We love to read and collect old bottles. Sassafras is the herb that is often easy to recognize because of its mitten shaped leaf. The bark of the root is found in many different "Root Beers" as it has a very pleasant flavor. The PA German consider the root a "Spring Tonic". It is a very mild blood thinner and is used in the spring to get the body moving again after a sluggish winter. Sassafras is a plant native to the US and one the Native Americans also used for flavoring and as a tonic. The leaf of sassafras is ground up and included as one of the ingredients to make "Gumbo File" powder, a thickening agent in Creole cooking.

Saturday, February 13, 2016

WWII German Hospital Recreation

This German Army Hospital was one of the first of the educational displays that we entered.  While the American's had better use of antibiotics such as penicillin, the Germans had a better grasp of anti-bacterial and used honey liberally to pack wounds. The metal display on the top left was surgical equipment that was engineered to collapse down into that box on the floor.  The metal trays were all colanders so that they could dip trays, tools and all in alcohol for sterilization.

Samples of German medical supplies. Many of which were plant based.
The pharmacist demonstrated how pills were made. The herbs such as chamomile were finely ground in a mortar and pestle and pounded into a paste. He showed the pill roller and measurements as well.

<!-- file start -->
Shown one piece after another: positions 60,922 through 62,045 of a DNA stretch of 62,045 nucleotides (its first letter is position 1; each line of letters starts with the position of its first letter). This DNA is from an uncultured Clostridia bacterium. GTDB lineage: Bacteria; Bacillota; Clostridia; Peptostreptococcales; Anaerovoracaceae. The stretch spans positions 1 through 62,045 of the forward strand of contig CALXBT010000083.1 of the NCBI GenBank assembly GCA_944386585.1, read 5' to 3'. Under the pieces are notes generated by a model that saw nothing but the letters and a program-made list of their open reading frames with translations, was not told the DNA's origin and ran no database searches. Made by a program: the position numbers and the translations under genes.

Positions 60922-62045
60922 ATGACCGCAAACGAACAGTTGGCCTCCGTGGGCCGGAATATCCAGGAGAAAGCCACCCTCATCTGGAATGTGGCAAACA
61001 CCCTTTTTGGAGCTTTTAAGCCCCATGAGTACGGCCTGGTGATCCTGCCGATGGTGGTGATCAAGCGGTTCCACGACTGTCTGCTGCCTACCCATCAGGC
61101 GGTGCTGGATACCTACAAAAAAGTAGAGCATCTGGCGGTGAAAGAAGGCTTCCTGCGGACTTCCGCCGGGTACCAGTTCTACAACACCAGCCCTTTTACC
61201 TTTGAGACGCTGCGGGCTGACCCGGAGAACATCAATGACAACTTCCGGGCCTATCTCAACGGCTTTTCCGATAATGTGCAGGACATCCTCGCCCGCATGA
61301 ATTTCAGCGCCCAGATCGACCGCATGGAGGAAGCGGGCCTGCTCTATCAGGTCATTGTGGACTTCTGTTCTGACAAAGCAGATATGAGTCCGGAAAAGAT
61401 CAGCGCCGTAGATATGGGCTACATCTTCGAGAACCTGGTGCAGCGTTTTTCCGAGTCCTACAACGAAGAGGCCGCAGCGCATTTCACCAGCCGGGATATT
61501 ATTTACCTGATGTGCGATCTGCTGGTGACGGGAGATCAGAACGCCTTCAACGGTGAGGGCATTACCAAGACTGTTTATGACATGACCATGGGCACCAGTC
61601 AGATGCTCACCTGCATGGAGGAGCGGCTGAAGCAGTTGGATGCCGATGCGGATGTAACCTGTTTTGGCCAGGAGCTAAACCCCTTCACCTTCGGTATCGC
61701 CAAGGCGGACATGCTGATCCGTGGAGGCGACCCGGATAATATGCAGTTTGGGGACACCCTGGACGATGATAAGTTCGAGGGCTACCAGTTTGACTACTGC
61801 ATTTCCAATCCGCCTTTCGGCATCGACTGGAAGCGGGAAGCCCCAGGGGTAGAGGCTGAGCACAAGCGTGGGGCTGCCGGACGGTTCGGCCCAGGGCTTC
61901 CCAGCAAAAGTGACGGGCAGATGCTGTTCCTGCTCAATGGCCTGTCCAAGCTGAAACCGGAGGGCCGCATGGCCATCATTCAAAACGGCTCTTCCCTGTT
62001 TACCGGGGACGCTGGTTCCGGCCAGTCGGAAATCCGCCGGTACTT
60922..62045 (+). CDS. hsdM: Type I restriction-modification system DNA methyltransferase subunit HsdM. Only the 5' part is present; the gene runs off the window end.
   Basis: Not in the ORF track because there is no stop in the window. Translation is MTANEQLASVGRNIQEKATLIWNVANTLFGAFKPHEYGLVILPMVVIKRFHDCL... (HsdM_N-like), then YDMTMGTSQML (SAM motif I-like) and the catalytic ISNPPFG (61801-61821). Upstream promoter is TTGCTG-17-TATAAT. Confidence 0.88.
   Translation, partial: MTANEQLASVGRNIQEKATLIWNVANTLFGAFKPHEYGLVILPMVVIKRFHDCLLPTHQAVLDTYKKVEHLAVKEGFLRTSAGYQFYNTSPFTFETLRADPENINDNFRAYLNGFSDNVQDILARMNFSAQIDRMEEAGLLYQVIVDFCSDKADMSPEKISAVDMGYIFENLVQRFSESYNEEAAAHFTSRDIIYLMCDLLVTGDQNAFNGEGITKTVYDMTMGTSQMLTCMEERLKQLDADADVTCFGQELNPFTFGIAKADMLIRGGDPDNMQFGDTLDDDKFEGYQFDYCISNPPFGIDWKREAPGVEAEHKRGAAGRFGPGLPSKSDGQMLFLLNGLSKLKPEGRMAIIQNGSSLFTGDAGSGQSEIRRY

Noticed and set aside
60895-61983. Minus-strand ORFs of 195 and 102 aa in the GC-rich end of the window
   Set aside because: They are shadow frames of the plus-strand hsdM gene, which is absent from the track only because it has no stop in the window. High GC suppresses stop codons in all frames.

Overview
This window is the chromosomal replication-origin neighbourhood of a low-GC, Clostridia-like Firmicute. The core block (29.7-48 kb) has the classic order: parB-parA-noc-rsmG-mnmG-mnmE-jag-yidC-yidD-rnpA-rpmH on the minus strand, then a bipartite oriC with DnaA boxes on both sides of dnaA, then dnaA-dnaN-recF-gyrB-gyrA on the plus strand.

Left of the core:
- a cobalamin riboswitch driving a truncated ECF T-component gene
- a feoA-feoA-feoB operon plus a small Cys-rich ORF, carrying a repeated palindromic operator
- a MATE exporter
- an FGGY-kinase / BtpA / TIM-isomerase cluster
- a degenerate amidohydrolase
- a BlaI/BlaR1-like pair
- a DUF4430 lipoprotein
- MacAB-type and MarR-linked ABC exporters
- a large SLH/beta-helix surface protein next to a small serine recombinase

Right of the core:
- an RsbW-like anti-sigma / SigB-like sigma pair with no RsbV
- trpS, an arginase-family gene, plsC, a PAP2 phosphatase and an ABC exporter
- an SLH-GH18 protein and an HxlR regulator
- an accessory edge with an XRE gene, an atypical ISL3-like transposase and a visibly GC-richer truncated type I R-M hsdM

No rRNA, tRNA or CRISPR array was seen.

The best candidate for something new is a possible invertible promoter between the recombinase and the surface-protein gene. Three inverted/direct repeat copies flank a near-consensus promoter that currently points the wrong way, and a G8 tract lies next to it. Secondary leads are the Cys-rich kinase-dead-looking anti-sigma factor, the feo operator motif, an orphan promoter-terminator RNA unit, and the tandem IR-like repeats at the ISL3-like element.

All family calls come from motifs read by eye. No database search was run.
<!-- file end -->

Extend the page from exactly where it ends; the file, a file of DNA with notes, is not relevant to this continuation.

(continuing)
Friday, February 12, 2016

Battle of the Bulge (Dec. 16, 1944 - Jan. 25, 1945)

Recently, we went to a WWII Battle of the Bulge Reenactment. In the morning we watched the troops and equipment head off into the "Ardennes of Pennsylvania".  
While the troops were out in the battlefield, digging in, we walked around the barracks.   
The barracks of Fort Indiantown Gap Military Institution are pre-1940 and serve as a perfect backdrop for the re-enactors.  Re-enactors were there from up and down the east coast.  Paratroopers, Canadian troops, Scottish Units, and of course, German and American Divisions. Some would be practicing marching or being held for inspection. Others were in the barracks cleaning weapons, cooking meals. All were available for answering questions about this key winter time engagement. We appreciated all the attention to detail and authenticity and we learned a lot about WWII.